How to Responsibly Collect the Work of Black Artists
Portrait of Destinee Ross-Sutton with, from left to right, works by David “Mr. StarCity” White (showing the back of the work), Amoako Boafo, and Otis Kwame Kye Quaicoe, from the exhibition “Black Voices: Friend of My Mind.” Courtesy of Destinee Ross-Sutton.
Some say the appreciation of Black art is a trend, but Black art in itself is no more a trend than “white art.” It’s part of world culture, of art history, and history is being made every day. Black art should be appreciated for its contribution to humanity and history.
Black people have always collected Black art, appreciated it, and cherished it, even when it received little recognition, as acknowledged in the new HBO documentary Black Art: In the Absence of Light. The light has started to shine more brightly on the rich contributions Black artists have made to the canon and culture as a whole. The musical genres that are quintessentially “American,” such as blues, jazz, and rap, were all created by African Americans. America has a dark history of building its riches on the backs of Black individuals—not only our physical labor, but our music, our fashion, and now our art. Loving culture and capitalizing on it at the expense of the people who created it is not new.
In the past few years, many deep-rooted ideas and systems have been exposed, and the art world has not remained untouched by these revelations. We are getting glimpses into the inner workings of the world’s institutions, and the people, structures, and social constructs that hold them up. That knowledge can bring an uncomfortable relief. We are now more adept at identifying what impedes progress and publicly challenging it or collectively calling for change.
These “reveals” often lead to accountability—or they should. Understanding the impact one has on others and the environment is not always a given, but we are learning. This is how I try to operate. Empathy and discernment are good places from which to start. I’ve learned that humans’ inherent need to create art as a form of expression—the trait of exploring ourselves beyond the tangible world—is arguably what sets us apart in the animal kingdom.
Unfortunately another distinctly human construct that separates us is greed. This is also an understanding with which I operate, and it has motivated me to help empower and connect with artists who have been subjected to this type of exploitation. Greed exists because we allow it.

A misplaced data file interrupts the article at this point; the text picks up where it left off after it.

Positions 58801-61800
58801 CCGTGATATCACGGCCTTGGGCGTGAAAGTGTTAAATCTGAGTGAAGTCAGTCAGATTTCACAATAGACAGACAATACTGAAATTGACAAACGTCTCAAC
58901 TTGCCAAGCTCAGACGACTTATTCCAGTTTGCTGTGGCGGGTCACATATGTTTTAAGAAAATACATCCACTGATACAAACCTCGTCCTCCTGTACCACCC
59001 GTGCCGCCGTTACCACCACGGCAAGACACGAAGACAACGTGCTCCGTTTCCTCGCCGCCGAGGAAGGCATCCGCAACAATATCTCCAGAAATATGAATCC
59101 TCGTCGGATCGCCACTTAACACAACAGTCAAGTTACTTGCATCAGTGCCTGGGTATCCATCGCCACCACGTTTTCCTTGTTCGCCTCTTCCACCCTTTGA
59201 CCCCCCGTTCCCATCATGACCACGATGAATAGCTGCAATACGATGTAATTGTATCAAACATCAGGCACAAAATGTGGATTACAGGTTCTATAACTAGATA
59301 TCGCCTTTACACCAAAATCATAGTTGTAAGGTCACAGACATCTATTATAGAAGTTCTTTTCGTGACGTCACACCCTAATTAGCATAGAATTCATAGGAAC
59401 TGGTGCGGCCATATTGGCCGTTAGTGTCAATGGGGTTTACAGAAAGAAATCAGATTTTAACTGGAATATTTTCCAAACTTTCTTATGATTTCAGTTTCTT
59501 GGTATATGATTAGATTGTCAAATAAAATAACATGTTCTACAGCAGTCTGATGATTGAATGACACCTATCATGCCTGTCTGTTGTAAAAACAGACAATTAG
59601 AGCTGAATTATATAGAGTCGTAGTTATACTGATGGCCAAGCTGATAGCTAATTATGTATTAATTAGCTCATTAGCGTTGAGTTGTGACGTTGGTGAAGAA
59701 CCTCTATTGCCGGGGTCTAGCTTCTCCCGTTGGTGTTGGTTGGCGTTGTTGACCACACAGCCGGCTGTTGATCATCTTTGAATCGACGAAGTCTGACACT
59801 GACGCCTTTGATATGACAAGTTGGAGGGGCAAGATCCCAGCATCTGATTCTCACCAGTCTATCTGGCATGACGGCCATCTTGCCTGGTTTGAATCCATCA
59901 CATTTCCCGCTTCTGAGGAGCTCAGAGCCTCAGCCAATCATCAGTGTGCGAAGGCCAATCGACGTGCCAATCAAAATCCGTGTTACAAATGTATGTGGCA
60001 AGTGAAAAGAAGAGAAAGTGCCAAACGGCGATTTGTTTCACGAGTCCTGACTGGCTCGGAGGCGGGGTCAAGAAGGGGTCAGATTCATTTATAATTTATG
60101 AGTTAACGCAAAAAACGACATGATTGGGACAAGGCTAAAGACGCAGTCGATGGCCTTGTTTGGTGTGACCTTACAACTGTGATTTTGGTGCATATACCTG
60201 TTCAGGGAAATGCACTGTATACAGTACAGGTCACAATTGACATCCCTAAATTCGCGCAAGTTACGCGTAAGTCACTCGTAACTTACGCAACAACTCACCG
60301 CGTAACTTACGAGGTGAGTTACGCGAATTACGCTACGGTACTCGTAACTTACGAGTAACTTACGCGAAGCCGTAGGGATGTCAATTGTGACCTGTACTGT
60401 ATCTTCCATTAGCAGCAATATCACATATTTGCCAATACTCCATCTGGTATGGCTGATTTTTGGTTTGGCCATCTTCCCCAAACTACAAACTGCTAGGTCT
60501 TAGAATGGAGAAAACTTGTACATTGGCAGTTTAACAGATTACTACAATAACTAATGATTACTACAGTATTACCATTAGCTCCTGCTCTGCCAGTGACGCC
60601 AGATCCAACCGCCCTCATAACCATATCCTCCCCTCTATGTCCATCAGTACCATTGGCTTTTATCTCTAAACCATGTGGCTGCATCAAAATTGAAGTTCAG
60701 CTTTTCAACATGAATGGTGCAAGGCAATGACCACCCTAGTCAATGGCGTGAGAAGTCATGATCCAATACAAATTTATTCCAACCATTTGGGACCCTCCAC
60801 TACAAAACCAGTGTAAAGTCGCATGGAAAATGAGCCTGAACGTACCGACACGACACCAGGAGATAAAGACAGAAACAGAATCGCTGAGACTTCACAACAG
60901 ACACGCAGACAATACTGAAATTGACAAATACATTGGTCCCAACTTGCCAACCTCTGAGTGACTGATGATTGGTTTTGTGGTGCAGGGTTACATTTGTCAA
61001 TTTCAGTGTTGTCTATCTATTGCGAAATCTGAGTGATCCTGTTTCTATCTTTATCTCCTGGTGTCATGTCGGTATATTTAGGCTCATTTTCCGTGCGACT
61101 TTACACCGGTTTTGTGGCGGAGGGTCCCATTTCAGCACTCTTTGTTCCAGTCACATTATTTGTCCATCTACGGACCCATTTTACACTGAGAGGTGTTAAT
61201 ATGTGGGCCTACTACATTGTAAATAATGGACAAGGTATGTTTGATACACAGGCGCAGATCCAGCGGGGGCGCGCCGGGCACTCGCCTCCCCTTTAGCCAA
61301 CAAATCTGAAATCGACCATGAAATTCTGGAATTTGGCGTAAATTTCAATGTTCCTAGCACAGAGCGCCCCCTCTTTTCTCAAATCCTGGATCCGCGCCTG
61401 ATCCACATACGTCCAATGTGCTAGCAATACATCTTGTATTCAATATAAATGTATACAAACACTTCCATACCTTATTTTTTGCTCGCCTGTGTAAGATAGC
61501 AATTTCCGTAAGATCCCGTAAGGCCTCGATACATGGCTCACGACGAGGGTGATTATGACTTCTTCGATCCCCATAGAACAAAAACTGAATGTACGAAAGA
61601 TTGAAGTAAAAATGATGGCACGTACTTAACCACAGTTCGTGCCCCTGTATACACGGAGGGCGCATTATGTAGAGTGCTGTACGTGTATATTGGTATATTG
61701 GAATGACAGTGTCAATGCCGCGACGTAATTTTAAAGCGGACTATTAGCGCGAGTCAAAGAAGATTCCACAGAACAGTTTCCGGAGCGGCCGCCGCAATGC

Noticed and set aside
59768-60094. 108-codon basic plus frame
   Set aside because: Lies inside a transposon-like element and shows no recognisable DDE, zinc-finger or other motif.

When I became a first-hand witness to what was happening to Amoako Boafo, as both a friend and an artist with whom I’ve worked closely for a number years, it made me cringe. His work first appeared at auction in February 2020. By the end of the year, an astounding number of his works had hit the auction block—33 pieces in all—one of the highest of any emerging artist in recent memory. Most works had been acquired directly from his studio, some from galleries. Could something be done to prevent this in the future? Could we at least make people aware of the consequences their choices might have for the artist and their career?
It was an eye-opener. In addition to my curatorial work, I am an international art advisor acquiring art for clients. I began to review invoices I had received from different galleries I’ve worked with in the past. The majority of galleries, particularly the ones working with younger and emerging artists, have no terms or conditions listed on their invoices other than mandating prompt payment. I believe more should be expected from us.
This was one of the many reasons that prompted me to add gallerist to my resume. To not only expand on the kind of exhibitions I wanted to see—the kind of exhibitions that highlight our rich contributions. Now I can provide platforms to underrepresented artists, emerging artists of color, and not only those who are already established. Being a gallerist also gives me agency, including the power to protect artists from the speculators.
My “Ross-Sutton Agreement” for the purchasing of art is nothing revolutionary; the terms are pretty straightforward. When a collector decides to sell a work, the artist has the right of first refusal when it comes to that sale. The agreement prohibits a buyer from selling the work at auction for three to five years after purchasing it. And I ask that the artist receive 15 percent from “the upside,” the profit from subsequent sales of their work.
Today, an unprecedented number of Black artists in their twenties and thirties from all over the African diaspora are gaining global recognition. Historically speaking, now is an amazing opportunity to be able to participate in this rich cultural movement.
Our voices are now center stage; take the time to listen to them. Learn the history to understand and contextualize the narrative, the subject matter, the artist. This will also help you make more discerning choices, avoiding derivative work, for example. Let’s be honest: Not all art is great.